Here are a few abstracts of driving simulator experiments in Traffic Psychology.

EXPERIMENT 1: Speed Choice and Steering Behaviour in Curve Driving

The relation between speed choice and steering performance during curve negotiation was studied in a driving simulator. The hypothesis was that curve radius and steering competence both affect steering error during curve driving resulting in compensatory speed choice. In this, the control of safety margins was assumed to operate as a regulatory mechanism. Smaller curve radii resulted in a larger required steering wheel angle while steering error increased linearly with required steering wheel angle. This was compensated for by choosing a lower speed, such that the time-to-line crossing to the inner-lane boundary was constant over all curve radii examined. Steering competence was measured during straight road driving. Poorer steering competence also resulted in larger steering errors that were compensated for by choosing a lower speed such that the safety margin to the inner-lane boundary was unaffected by steering competence.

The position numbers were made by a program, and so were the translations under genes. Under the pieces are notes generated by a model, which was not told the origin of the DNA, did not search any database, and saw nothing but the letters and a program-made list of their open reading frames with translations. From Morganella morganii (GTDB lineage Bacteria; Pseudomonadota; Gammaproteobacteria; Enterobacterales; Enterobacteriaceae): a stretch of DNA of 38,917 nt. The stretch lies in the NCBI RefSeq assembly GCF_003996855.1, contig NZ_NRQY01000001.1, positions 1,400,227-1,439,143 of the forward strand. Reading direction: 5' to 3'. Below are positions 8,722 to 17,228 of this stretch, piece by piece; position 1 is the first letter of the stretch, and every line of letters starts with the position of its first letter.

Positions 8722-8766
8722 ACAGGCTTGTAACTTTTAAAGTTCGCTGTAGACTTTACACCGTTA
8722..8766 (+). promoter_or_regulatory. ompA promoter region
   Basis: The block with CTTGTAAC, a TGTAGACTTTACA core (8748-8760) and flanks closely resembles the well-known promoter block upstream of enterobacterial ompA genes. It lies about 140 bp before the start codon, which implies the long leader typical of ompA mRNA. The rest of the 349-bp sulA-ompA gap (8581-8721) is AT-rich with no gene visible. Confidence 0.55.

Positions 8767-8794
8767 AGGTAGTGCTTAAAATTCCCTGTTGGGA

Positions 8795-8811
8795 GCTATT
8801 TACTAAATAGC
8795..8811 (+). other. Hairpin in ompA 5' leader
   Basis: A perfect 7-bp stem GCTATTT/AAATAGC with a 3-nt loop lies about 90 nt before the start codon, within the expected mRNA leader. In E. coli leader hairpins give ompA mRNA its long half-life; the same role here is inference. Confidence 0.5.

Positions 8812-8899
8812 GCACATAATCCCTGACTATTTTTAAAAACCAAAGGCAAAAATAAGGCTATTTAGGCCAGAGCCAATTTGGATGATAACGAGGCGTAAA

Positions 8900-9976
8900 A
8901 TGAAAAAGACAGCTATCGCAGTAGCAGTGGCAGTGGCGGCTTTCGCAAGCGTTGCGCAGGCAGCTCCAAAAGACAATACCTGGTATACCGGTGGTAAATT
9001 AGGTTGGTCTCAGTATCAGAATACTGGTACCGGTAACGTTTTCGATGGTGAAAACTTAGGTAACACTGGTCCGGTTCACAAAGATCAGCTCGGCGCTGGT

EXPERIMENT 2: Preferred time-headway in car-following and operational skills in expected braking reactions

In a simulator experiment the relation between preferred time-headway in steady-state car-following and operational competence in braking reactions was studied. The hypothe­sis that drivers with smaller preferred time-headways are able to react faster or generate a faster motor response per se was not confirmed. Also, no evidence was found for differences in perceptual processes related to the detection of braking by the lead vehicle be­tween short followers and drivers with a larger preferred time-headway. The results suggest that short followers generate a faster motor response when there is some uncertainty con­cerning the level and duration of decele­ration of the lead vehicle in case it brakes. The results suggest that short followers differ from long followers in the ability to transform visual feedback to a required motor response. However, the presence of brake lights is required for the relation between operational performance and choice of time-headway to hold, possibly because a change in feedback requirements, i.e. the absence of brake lights, is more detrimental for skilled performers.